Home Alone!: Is Your Child Safe At Home When You’re Out Working?

As nuclear families with both parents out working becomes a solid reality in the city and elsewhere, many school-going children have nobody to take care of them once school lets out. A generation of latchkey kids has emerged. No parent wants to leave their child at home unsupervised, but many parents have no choice but to leave the kids home alone. Many are left for long periods – usually the hours between the end of school and a parent’s return from work. 

While older adolescents can handle the home-alone responsibility, when it comes to younger children, aged 8 to 12, parents need to consider the child’s maturity level and responsible behaviour as also emotional readiness for being alone. The latter varies greatly from child to child. How will your child do in an emergency situation? Is there a reliable neighbour that your child can feel comfortable calling? How does your child handle a phone call from a stranger or a visit of the salesman at the door? Can he/she remember instructions and phone numbers under pressure? One hears of worrisome possibilities like child abductions, Internet predators, and experimentation with smoking or alcohol. There are several concerns, which are of crucial importance if you are forced to leave your child home alone. However, once you’ve decided that your child is ready to be left alone for a few hours, you need to prepare him/her well. Go through a list of possible situations and prepare your child for any eventuality. Here is what you could look at:

In case of a phone call or a visitor: If someone calls or stops by the house, your child should never reveal that he or she’s home alone. They should have rehearsed some answers such as, “My mom/dad is busy at the moment. Can I take a message?”

The house key: Your child should always carry the house key with him/her. Best is to wear it around the neck attached to a long string that disappears inside the shirt/school uniform blouse. Don’t stand outside the door fumbling, someone may notice.

Suspicious circumstances: Your child has to know that he/she should never enter the house if something looks out of place. Is the door ajar? Is a window that is normally shut, open or broken? Ask them to watch out for all these signs.

A solid backup plan: Emergencies could be of any kind – even medical. Your child should be able to approach a reliable neighbour for such emergencies till you get home.

Internet safety: Children are vulnerable and more trusting than adults. They are also not equipped to deal with the dark side of the internet. Some of the potential issues could be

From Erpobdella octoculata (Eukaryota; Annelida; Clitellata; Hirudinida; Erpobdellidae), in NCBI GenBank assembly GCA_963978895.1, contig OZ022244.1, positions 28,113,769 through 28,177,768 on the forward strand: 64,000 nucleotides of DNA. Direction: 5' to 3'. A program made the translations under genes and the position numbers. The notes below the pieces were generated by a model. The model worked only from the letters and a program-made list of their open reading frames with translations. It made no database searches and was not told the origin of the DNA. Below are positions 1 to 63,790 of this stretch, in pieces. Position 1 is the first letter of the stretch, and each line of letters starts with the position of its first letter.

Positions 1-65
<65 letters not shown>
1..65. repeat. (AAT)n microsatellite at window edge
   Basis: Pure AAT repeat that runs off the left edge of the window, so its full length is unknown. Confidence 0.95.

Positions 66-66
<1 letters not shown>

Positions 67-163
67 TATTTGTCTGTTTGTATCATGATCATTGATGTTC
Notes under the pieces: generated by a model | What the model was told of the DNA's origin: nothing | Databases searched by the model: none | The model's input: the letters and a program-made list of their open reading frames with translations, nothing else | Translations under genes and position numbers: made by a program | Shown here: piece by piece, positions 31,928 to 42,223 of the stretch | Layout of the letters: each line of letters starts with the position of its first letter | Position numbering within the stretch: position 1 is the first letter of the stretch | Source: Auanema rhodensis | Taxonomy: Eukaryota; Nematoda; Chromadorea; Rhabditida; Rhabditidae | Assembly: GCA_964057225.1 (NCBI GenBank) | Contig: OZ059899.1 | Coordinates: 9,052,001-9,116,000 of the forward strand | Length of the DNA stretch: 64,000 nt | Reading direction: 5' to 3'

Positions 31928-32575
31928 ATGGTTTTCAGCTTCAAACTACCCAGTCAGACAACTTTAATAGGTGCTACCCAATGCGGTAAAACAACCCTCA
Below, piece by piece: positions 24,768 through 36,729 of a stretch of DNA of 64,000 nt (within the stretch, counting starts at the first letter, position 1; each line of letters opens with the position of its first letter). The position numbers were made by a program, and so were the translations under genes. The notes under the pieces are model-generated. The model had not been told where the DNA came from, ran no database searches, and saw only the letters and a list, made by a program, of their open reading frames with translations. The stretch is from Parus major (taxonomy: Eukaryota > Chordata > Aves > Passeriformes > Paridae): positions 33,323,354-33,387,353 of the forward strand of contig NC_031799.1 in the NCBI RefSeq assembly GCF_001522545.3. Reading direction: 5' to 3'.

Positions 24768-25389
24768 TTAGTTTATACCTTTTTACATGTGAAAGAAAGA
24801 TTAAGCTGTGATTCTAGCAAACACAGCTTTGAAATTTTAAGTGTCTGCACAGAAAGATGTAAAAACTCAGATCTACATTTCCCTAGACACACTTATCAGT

• Inappropriate contact from people who may wish to abuse, exploit or bully them.
  • Inappropriate conduct like making personal information public on social networking sites.
  • Watching inappropriate content, which is sexually explicit, violent, extremist or other harmful material.
  • Gaining access to the financial information of the parents that could be stored on the computer and using it, like payment card information.

Enabling viruses and spyware by careless or misinformed use of their or your computer, smartphone, tablet or games console.

To avoid this in your absence from home and to ensure your child’s safety,

  • Make sure your child is accessing only age-appropriate content and have a list of websites your child is allowed to visit. Buy or download Parental Control Software.
  • Make him/her understand that revealing personal information online e.g. the name of their school or their home address is a No-No.
  • Explain to your child that being online doesn’t give them protection, and that they shouldn’t do anything online that they wouldn’t do face-to-face.

There could be other issues like could the friends come over? Is the child allowed to cook? Which appliances are safe to operate? If you discuss all these things in advance, you and the child will face fewer problems. And even if things seem to be going well, you should check up on the situation from time to time by coming home early, unannounced, to see what your son or daughter is really up to. Or ask a stay-at-home or elderly neighbour to check in occasionally. With good communication and by keeping in mind certain safety considerations, your child should be safe home alone.

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